Americana: is it a musical genre or a collective of musicians? How has roots music influenced our country’s politics and culture, and in what ways does this section of music still have room to grow?
Mandi Bates Bailey explores this subject matter in her new book, The Downhome Sound: Diversity and Politics in Americana Music. Dr. Bailey is a professor of political science at Valdosta State University. Here’s our conversation.
The following interview has been condensed and edited from the original recording.
Let’s start by talking about your personal interest in Americana. Where and when did you first become interested in this type of music?
I’m a hillbilly, right? I’m from Southern Appalachia, so I was exposed to some of this music growing up. But also, I was a child when Nirvana hit the scene. So I wouldn’t say that it was popular to necessarily be a fan of roots music.
I think that probably a defining moment for me—you know, given my age—would have been when Bob Dylan did MTV Unplugged.
But I never really had an interest in merging what I enjoy with my research. I love what I do, I love the research that I do, but it never occurred to me to make that connection.
Your book focuses primarily on the diversity and politics of Americana Music, and I know many writers and researchers write books because they want to uncover something so they can understand it better themselves. In writing this book, what was it that you were trying to uncover?
You know, I just wanted to know what the impact was. I think that we spend a lot of time preaching to the choir when we talk about entertainment media choices. Americana is still something of a niche market in this country. Right? So not a lot of people have heard of it or even understand how to make the connections. Wait a minute, blues and folk and country music can operate in the same space? That can seem very odd to people that are unfamiliar with this music.
I really just wanted to know what the impact was. And to that extent, while my personal connection with this is very strong and can be very emotive, my approach to studying it is very dispassionate.
While writing this book, you interviewed several Americana musicians, plus sources adjacent to the history of this area of music—people like journalists and festival organizers. Who was one of your favorite people you talked to while researching?
They were all really wonderful. I can’t say enough good things about everyone involved.
Robbie Fulks is brilliant. You can see the wheels turning when the man speaks. I like the way that he considers his audience. I like the way that he’s so very even-handed in his considerations of things.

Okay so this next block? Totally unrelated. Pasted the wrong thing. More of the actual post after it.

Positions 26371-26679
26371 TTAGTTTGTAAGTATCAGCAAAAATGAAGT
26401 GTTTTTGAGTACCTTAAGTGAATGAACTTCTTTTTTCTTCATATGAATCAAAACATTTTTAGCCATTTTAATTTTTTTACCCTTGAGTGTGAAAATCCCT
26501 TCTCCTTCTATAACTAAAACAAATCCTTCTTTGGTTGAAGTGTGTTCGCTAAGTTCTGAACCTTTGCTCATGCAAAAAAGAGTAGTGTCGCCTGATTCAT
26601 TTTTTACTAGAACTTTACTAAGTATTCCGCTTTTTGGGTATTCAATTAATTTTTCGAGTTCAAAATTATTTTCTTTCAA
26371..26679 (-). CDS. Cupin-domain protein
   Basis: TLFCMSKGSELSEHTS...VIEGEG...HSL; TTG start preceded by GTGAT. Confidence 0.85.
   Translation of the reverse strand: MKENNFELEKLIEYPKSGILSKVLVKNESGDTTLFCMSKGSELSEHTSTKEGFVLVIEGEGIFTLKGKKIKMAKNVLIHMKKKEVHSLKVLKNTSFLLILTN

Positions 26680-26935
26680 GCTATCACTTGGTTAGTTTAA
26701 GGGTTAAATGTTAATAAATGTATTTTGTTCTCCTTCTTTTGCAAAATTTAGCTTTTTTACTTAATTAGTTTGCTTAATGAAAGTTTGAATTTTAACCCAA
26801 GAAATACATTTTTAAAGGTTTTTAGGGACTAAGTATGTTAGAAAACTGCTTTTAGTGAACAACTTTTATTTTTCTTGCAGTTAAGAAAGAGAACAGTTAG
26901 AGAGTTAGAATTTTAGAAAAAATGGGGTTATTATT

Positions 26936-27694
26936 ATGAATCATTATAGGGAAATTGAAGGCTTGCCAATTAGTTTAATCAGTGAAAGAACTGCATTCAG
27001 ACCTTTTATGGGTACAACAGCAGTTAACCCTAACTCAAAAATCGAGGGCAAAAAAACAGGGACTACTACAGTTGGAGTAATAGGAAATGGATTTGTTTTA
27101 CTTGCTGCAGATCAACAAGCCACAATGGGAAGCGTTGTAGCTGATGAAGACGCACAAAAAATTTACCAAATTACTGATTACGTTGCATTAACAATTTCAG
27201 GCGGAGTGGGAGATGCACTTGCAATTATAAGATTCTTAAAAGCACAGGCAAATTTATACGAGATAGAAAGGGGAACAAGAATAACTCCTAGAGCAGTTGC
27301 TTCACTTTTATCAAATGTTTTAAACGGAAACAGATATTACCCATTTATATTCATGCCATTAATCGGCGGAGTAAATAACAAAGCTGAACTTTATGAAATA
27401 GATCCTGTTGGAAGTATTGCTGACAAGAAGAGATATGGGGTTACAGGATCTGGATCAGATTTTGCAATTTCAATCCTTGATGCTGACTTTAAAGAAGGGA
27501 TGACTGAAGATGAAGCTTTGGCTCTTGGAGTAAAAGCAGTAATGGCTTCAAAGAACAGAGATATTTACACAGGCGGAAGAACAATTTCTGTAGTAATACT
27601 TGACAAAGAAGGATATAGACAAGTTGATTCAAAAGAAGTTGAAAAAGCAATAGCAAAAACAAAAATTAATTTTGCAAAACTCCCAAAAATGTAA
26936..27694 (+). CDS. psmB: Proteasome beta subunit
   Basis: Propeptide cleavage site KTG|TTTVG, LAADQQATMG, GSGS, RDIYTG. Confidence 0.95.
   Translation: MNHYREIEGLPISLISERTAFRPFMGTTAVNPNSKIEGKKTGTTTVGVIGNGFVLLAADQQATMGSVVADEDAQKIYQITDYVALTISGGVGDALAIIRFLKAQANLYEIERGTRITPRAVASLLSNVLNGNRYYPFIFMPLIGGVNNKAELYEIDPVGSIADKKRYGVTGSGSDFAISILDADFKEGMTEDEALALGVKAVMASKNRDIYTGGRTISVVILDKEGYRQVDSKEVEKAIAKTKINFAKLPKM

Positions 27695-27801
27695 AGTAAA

Patterson Hood [of Drive-By Truckers] was a lot of fun. Interviewing Patterson Hood is a lot like listening to him sing. He’s very passionate about what he thinks.
I planned on these interviews being about 30 minutes, and I think most of them were over an hour, because these people just had such wonderful things to say, and they were willing to not only analyze themselves but also the Americana environment and their fans. They were able to be critical in ways we might not think someone who is obviously very dedicated to their craft could be.
If you had to put it in a nutshell, from a political and cultural standpoint, what influence has American roots music had on our country?
I think my book is more about potential than it is actual impact. I think Guy Davis probably said it well in the foreword to my book, and I’m very excited that Guy was willing to do that for me. He said something to the effect of: this book poses a lot of good questions, and it illustrates that the music is not a soundtrack. It’s not something that’s always operating in the background, but rather it can have an impact.
I think what I find in my book is that roots music is a powerful tool. It can impact audiences, but they have to be exposed to it. And that’s the rub. And just a lot of people are just not exposed. The flip side of that is, if this were more widely disseminated, would it still have that kind of potency? It does point to more accepting attitudes toward racial ethnic minorities, to the LGBTQ population, to immigrants. But again, exposure is generally limited to fans of this music who may already have harbored those kinds of attitudes anyway.
Mandi Bates Bailey’s book The Downhome Sound: Diversity and Politics in Americana Music is out now on Louisiana State University Press.